The basic values of 0 for dilatation, 1 for symmetry and 0 for translation determine a symmetric curve that has intersections with the abscissa axis at (0, 0) and (100, 0) (i.e., 0 and 100% _VO2 max). This basic curve could therefore
be modulated to fit the experimental data (i.e., fat oxidation rates) and to model the fat oxidation kinetics by indepen-dently changing the values of these three variables using an iterative procedure by minimizing the sum of the mean squares of the differences between the estimated energy derived from lipid (Elipid) based on the SIN model and the calculated values of Elipid, as previously described (Cheneviere et al.2009a). For each participant, Fatmaxwas calculated by differentiation of the SIN model equation, and fat oxidation rate was determined every 5% _VO2 max
between 20 and 85% VO_ 2 max: The Fatmax zone was
determined as the range of exercise intensities with fat oxidation rates within 10% of MFO (Achten et al. 2002), with the lower limit referred to as the Fatmaxzoneminand the upper limit as the Fatmax zonemax.
All data are presented as mean ± standard error (SE). Paired Student’s t tests were performed to determine the differences in metabolic and respiratory data at different exercise intensities and the differences in the SIN model variables (i.e., dilatation, symmetry and translation) between cycling and running. Pearson product–moment correlations were used to establish relationships between the differences in parameters of fat oxidation kinetics and the independent variables of the SIN model between both modes of exercise. For all statistical analyses, significance was accepted at P \ 0.05.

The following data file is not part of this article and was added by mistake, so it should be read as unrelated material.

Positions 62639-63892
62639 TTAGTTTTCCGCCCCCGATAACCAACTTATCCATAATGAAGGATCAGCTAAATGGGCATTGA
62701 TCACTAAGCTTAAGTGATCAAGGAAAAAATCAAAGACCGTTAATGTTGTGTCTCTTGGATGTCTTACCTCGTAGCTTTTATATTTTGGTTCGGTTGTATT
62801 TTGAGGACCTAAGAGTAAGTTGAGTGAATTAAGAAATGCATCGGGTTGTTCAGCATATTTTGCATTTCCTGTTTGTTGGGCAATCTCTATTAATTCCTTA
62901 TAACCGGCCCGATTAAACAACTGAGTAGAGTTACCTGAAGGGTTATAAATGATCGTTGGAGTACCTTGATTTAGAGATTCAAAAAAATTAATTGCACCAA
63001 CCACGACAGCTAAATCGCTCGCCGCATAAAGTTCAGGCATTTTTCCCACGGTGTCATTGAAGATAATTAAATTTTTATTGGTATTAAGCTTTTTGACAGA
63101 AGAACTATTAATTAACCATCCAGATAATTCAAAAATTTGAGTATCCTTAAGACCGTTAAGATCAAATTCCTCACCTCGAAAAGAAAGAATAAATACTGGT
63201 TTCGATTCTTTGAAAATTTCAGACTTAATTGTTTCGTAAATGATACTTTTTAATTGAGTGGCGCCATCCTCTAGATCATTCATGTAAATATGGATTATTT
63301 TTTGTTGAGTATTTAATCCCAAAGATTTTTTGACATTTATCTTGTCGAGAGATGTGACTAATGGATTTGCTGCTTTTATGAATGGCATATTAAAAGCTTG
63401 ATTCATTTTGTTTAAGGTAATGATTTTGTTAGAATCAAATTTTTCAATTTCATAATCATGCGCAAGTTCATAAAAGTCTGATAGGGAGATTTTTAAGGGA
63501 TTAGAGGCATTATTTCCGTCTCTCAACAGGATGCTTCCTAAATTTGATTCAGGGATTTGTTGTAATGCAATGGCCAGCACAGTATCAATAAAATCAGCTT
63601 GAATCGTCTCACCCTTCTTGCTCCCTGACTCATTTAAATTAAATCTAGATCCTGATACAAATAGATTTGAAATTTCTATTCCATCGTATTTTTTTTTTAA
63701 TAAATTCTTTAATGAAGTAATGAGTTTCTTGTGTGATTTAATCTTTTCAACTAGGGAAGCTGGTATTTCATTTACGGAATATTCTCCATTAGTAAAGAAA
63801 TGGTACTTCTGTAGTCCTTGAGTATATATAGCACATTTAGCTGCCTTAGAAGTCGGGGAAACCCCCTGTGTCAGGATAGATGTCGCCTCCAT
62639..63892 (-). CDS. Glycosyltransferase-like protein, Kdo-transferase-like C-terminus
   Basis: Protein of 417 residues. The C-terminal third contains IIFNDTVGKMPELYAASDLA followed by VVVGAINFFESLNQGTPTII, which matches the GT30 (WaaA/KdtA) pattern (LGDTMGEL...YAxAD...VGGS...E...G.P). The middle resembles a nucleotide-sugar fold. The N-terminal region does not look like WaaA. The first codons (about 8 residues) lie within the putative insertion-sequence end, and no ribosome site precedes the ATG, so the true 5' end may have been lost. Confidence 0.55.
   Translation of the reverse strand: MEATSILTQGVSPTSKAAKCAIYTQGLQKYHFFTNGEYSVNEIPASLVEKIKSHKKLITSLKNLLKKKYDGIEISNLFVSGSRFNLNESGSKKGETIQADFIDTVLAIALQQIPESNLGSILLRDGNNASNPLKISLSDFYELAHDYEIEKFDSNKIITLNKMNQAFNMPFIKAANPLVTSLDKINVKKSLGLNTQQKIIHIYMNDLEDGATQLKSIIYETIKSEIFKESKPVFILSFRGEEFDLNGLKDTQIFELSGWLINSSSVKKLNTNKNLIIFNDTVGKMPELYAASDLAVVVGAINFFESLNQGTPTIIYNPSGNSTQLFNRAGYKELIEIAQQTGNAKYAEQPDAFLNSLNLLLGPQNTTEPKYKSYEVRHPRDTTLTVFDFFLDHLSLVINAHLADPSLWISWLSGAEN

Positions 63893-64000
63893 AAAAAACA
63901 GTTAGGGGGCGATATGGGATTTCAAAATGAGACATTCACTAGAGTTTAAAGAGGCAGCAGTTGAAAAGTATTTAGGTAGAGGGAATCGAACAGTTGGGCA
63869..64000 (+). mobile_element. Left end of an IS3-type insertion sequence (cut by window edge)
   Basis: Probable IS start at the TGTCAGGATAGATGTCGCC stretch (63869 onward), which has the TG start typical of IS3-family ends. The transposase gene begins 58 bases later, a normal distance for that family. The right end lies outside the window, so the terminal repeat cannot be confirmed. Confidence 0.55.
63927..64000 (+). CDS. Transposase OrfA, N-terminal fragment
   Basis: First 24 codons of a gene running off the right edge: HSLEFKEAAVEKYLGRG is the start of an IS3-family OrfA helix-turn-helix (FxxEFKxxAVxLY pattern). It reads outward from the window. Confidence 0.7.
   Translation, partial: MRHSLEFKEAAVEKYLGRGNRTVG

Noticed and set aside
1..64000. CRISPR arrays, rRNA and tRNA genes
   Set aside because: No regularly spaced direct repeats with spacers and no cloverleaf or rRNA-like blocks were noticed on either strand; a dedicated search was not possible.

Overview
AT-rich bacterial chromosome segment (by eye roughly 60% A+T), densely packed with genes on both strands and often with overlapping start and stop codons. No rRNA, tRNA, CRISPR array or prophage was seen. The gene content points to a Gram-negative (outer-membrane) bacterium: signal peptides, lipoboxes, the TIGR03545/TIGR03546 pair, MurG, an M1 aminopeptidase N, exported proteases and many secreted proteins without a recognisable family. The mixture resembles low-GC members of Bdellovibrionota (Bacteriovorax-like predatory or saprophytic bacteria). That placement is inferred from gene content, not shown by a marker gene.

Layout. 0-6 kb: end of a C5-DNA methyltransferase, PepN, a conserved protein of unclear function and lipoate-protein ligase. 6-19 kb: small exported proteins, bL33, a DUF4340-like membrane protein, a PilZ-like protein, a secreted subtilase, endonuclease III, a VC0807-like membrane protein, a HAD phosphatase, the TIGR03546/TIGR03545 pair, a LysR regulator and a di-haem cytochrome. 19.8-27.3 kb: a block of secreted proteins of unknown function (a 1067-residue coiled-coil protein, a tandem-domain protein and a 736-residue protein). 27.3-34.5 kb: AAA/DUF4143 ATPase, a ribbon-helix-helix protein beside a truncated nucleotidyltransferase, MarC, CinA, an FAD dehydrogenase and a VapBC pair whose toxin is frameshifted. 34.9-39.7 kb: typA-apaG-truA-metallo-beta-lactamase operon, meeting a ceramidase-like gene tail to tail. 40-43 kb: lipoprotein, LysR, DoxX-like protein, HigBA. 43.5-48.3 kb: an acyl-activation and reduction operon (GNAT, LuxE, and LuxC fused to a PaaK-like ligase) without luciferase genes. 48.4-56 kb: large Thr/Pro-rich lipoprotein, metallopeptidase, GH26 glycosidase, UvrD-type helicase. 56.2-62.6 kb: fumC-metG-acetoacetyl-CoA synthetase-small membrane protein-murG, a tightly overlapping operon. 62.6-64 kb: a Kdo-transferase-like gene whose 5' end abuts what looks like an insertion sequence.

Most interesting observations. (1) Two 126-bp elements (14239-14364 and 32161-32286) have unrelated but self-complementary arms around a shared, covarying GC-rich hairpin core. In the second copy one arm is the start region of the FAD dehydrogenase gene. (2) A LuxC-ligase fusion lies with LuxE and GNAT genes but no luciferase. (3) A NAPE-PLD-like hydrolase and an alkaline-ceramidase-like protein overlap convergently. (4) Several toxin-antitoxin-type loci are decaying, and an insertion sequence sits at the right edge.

The physical characteristics of the study participants are listed in Table1. Table 2 presents maximal performance values [i.e., _VO2 max and maximal HR (HRmax)], VT1and
VT2 determined during the cycling and running incre-mental tests. The volunteers reached a similar maximal HR (P = 0.09), _VO2 max (P = 0.69), VT1(P = 0.55) and VT2
(P = 0.64) in both modes of exercise. HR, RER and relative substrate oxidation
Resting HR (66 ± 3 and 68 ± 3, P = 0.54) and RER (0.83 ± 0.02 and 0.81 ± 0.02, P = 0.13) were similar between cycling and running, respectively. During exer-cise, RER appeared to be significantly greater from 55 to 85% VO_ 2 max during cycling compared with running
(Fig.1; P \ 0.05). When substrate oxidation was expres-sed as a percentage of total EE, the relative contribution of fat was higher in running at high exercise intensities ([55% _VO2 max). Concomitantly, the relative contribution
of CHO to EE from 55 to 85% _VO2 max was higher in
cycling (Fig.2; P \ 0.05).
Fat oxidation kinetics
Figure3a shows the mean whole-body fat oxidation kinetics, which are represented as a function of exercise intensity (%